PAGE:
Ireland advises Kingdom to pass mortgage law

Updated 19 March 2013
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Ireland advises Kingdom to pass mortgage law

Saudi Arabia needs to pass a mortgage law and establish joint private and public funding initiatives to help tackle Saudi Arabia’s housing needs, said Jan O’ Sullivan, Irish minister of housing and planning on Sunday.
O’ Sullivan said that Ireland was willing to provide any housing expertise needed by the Saudi government. She said there was a construction boom in Ireland currently because of the Irish government’s housing program.
According to a recent study, the Kingdom needs 300,000 residential units every year over the next 15 years, which comes to a total of 4.5 million units. In Riyadh, the lack of affordable homes is especially acute. There is a shortage of 225,000 residential units.
Sullivan, who delivered a lecture on ‘Construction of housing for an increasing population’ at the Jeddah Economic Forum said that such a massive program needs both government and private sector funding for successful completion of the projects. She said that passing of the state mortgage law would further boost the housing program in the Kingdom. The minister was in Riyadh to attend her country’s National Day celebrations hosted by Irish Ambassador Niall Holohan on Sunday.
Recalling the Memorandum of Understanding on education between the two countries, she said that there were some 2,000 Saudi students currently studying at various Irish universities and colleges. “We hope to see more young students coming to Ireland to study medicine, engineering, business and English,” she said.
“We are also interested in cooperating with the Kingdom in its vocational training programs,” she said, adding that the Kingdom plans to set up three major vocational training colleges in the country. 
Speaking to Arab News on Irish National Day, Holohan said: “Trade has been the key to Ireland’s economic revival. Exports are now at a higher level than before the financial crisis and are continuing to grow steadily and our balance of payments is once again in surplus. Exports in Ireland’s traditional agri-food sector alone have risen 28 percent in the past three years. Trade with the Kingdom of Saudi Arabia has been of particular importance with bilateral trade in goods and services between the two countries now approaching $ 1 billion per annum.”
“Foreign direct investment into Ireland is also vigorous with some of the biggest household names from around the world — such as Apple, Amgen and Eli Lilly — being included among these investors. Such investment into Ireland is attracted by our increased international competitiveness. We are now among the 20 most competitive countries in the world.
“In terms of the euro zone countries, Ireland currently ranks first both for ease of doing business as well as for the availability of skilled labor. We have a young, adaptable and highly-educated workforce in the only English-speaking member of the euro zone, with barrier-free access to 500 million consumers. At present, eight out of the top 10 global ICT firms, 15 of the top medical technology companies, nine of the 10 top global pharmaceutical firms, and all 10 of the largest online companies in the world are based in Ireland.”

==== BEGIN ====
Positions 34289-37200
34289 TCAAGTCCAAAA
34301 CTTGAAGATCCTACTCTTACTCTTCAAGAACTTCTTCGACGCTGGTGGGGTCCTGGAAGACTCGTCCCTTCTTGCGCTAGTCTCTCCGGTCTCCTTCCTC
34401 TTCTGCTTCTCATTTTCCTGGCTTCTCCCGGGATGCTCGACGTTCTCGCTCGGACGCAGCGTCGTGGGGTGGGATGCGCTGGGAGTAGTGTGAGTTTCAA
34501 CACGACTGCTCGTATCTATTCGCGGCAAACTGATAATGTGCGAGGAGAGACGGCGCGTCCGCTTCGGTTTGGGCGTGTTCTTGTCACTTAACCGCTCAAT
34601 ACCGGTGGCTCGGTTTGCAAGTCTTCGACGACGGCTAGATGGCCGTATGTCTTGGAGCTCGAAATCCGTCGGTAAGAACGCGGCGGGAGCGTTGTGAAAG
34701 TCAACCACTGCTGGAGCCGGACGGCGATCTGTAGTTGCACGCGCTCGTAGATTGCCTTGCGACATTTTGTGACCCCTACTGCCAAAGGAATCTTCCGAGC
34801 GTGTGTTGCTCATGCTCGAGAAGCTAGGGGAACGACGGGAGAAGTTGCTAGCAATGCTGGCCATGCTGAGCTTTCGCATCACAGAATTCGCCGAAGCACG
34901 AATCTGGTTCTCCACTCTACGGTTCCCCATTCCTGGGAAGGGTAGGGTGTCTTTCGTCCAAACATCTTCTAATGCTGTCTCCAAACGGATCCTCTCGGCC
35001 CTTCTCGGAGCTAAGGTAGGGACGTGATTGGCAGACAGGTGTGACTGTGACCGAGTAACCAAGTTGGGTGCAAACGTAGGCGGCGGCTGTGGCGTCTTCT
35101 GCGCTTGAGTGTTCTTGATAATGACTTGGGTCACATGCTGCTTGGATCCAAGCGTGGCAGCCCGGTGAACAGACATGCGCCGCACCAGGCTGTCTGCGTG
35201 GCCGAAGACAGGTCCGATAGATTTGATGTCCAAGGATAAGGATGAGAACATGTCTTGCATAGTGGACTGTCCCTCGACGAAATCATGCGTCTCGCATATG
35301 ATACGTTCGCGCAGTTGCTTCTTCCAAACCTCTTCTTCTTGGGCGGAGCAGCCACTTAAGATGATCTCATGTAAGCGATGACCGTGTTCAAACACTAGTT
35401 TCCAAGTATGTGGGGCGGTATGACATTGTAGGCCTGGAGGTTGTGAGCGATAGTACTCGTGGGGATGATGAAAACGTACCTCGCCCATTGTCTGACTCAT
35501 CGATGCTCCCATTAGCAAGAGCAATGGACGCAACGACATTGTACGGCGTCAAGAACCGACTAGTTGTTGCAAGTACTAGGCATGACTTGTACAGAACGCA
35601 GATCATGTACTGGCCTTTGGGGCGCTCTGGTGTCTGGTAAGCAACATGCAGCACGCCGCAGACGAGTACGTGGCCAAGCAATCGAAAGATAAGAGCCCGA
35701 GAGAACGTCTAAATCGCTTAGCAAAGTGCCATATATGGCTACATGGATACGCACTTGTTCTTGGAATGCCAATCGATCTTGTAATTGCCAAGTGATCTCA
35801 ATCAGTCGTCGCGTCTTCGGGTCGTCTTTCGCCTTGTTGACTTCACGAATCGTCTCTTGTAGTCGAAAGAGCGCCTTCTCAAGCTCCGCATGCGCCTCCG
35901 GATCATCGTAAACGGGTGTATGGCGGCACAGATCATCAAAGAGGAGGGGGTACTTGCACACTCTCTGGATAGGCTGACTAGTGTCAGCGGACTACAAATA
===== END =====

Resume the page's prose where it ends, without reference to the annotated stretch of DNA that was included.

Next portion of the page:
In its 40th year as an EU member state, the envoy said Ireland was already nearly halfway through its seventh rotating Presidency of the Council of the European Union.
“The presidency, which is part of a renewed and re-energized engagement with the EU by Ireland, has as its priorities the promotion of financial stability, jobs and growth. All three of these objectives are vital for prosperity and social harmony not only in Ireland but throughout the European Union,” he said.


FaceOf: Fahad bin Sulaiman Altekhaifi, president of the General Authority for Statistics 

Updated 22 August 2018
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FaceOf: Fahad bin Sulaiman Altekhaifi, president of the General Authority for Statistics 

Fahad bin Sulaiman Altekhaifi has been the president of the General Authority for Statistics (GASTAT) since his appointment to the post in May 2016.

On Monday GASTAT announced this year’s Hajj statistics, revealing detailed information on the number of pilgrims (which amounted to 2,371,675) performing Hajj this year, their genders, nationalities and whether they arrived through air, land or seaports.

The president conveyed his gratitude to all government and security entities that helped the authority to collect data, and praised the 450 GASTAT researchers who worked to compile the information and deliver it to the public.

He said that the collected data would help facilitate better experiences and easier pilgrimages for future programs, and better services for pilgrims — from social to health, and transportation to security and food.

Altekhaifi received his bachelor’s degree in mathematics from King Saud University in 1992, a master’s degree in statistics from Colorado State University in 1996, and his applied statistics and research methodology Ph.D. from the University of Northern Colorado in 2001.

He worked as a manager of a financial program at the Institute of Public Administration in Riyadh from 1993 to 2005. For two years after that, he was a project director at the EIS department in Zuhair Fayez Partnership Consultants.

In 2007, Altekhaifi was appointed a manager of the research department at the Capital Market Authority, before becoming assistant deputy minister for development in November 2011. 

In June 2015, he was the director general of the Central Department of Statistics and Information. He served as the acting president of GASTAT in February 2016, before being appointed president on May 2016.